As Accountable Care Organizations, Patient Centered Medical Homes, care management vendors and managed care organizations continue to grapple with health care costs, they want to know who is at greatest risk in the coming months. When it comes to diabetes mellitus, John McAna and colleagues (one of whom is the Disease Management Care Blog) is riding to the rescue with their American Journal of Managed Care paper "A Predictive Model of Hospitalization Risk Among Disabled Medicaid Enrollees."
While the data were based on two states' Medicaid claims data sets, the research may be generalizable to other populations. Factors that most strongly predicted a future hospitalization were increasing age (especially more than 65 years), a prior pattern of repeated hospitalizations (especially 3 or more) and the Charlson Comorbidity Index. The good news is that all the independent variables and their odds ratios are not-only evidence based, they're available for use by your actuaries and statisticians as quick as you can download the paper (after signing in) at the bottom of page 4.
Rumored Ambulatory Care Write-Offs: An Achilles Heel of Integrated Delivery Systems and ACOs?
In its recent travels, the DMCB was informed by two credible and astute physician-leaders that hospitals that have recently acquired outpatient physician practices are typically "writing off" ambulatory care bills because a) contesting small fee disputes are relatively costly and b) the threat of Medicare "overcharge" or RAC audits is existential. That's significant because those small charges add up into millions and can mean the difference between a profitable outpatient clinic system and a loss leader.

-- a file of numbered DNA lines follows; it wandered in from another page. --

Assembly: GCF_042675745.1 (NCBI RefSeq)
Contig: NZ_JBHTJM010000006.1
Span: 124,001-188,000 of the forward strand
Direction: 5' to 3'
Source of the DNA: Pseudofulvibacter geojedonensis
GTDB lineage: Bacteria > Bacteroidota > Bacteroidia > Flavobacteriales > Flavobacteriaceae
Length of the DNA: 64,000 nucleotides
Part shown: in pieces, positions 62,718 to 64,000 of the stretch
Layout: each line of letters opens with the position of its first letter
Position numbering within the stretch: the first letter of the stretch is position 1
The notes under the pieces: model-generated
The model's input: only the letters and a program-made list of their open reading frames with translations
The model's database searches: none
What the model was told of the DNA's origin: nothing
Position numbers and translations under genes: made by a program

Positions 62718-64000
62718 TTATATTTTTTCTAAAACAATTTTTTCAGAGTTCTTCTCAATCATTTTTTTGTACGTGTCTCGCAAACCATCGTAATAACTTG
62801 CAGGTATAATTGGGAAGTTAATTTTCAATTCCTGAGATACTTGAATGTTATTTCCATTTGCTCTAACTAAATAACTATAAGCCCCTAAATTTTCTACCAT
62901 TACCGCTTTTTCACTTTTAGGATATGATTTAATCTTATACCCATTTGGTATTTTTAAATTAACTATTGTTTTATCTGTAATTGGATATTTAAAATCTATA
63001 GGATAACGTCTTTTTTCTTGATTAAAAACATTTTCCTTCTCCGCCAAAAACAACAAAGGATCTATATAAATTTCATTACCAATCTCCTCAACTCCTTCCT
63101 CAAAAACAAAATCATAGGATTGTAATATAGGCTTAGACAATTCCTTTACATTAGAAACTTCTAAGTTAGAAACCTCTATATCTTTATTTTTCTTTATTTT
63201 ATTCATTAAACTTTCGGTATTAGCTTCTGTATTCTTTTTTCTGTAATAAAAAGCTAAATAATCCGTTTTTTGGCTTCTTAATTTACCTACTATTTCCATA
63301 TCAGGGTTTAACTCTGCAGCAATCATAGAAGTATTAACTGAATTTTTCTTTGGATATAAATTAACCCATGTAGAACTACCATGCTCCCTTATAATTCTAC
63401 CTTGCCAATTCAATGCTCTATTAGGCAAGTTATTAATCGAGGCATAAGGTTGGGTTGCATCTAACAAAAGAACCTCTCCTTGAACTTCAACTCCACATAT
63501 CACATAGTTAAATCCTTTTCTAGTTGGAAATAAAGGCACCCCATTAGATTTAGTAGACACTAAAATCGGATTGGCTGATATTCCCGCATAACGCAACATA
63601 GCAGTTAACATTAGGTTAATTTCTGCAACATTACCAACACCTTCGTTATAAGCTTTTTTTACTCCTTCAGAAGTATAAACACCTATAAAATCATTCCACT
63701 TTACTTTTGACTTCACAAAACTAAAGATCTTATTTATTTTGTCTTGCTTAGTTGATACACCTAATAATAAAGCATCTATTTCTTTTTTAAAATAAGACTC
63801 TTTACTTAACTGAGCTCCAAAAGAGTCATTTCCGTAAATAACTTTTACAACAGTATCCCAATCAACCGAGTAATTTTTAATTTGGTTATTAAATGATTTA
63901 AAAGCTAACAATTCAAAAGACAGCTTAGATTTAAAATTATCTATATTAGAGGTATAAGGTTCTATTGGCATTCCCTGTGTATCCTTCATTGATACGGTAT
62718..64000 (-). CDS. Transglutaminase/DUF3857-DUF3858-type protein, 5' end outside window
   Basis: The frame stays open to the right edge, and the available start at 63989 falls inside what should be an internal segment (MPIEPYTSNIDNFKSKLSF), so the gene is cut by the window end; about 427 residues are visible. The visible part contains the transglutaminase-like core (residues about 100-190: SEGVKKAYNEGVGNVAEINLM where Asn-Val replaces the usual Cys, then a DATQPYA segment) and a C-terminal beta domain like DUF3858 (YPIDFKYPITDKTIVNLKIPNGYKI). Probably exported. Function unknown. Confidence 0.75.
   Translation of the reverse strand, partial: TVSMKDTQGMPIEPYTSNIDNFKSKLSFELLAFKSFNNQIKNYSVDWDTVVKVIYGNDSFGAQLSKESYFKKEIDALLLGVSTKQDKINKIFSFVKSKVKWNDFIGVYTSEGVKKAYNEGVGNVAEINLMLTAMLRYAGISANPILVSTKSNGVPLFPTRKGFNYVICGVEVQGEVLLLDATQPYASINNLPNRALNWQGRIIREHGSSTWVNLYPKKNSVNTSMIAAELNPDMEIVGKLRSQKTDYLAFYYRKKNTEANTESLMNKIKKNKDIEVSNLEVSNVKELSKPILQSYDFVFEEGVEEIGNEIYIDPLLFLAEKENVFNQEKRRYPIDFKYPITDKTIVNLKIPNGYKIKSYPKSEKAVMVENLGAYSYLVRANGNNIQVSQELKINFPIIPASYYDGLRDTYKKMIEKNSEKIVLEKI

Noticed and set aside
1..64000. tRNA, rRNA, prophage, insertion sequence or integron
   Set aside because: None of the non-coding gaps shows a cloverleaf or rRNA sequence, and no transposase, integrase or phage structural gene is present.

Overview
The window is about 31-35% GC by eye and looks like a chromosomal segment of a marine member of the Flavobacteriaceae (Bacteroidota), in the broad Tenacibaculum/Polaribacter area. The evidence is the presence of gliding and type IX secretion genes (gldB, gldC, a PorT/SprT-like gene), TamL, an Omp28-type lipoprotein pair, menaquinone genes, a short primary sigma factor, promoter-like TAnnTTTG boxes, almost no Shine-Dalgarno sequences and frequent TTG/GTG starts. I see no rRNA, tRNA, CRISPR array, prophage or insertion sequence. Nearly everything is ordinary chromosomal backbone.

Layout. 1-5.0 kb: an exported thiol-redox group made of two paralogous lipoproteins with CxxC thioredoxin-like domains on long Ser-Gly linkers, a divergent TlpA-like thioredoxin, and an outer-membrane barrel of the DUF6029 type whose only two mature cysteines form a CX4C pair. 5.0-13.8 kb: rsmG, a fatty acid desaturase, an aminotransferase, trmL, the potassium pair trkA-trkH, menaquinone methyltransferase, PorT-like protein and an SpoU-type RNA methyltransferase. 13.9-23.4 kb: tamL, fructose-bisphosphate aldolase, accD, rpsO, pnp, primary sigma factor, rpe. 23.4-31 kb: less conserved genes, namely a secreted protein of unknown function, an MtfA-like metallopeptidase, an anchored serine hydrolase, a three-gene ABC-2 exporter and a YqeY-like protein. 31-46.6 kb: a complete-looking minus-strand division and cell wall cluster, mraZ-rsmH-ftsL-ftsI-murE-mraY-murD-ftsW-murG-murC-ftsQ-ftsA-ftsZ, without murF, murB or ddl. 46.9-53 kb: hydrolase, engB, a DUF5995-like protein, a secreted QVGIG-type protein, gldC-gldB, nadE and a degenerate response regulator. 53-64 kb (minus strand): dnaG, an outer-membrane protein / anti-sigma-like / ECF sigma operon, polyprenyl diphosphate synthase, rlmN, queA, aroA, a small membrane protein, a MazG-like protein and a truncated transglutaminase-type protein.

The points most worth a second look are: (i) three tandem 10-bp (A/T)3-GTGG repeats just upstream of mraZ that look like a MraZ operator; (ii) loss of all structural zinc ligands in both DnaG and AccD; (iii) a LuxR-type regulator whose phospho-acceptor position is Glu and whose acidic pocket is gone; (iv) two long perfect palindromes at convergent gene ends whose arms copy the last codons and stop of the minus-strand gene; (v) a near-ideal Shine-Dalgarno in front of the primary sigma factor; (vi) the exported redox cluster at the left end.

It's Not the Economy, It's Not the GDP, It's the National Debt, Stupid:
The DMCB also recalls repeatedly hearing that it was President Nixon who first called attention to the growing fraction of the nation's gross domestic product going toward health care. The problem was that no one knew what was the "right" percent of GDP. Mr. Nixon thought 7% was too high. If 7% isn't, in retrospect, bad, why is the current level of about 18% so bad? What's so different?
The answer: it really is different this time. What's bad is that health care is responsible for the lion's share of the separate problem of the growing national debt, which has been directly linked to national security. Yikes.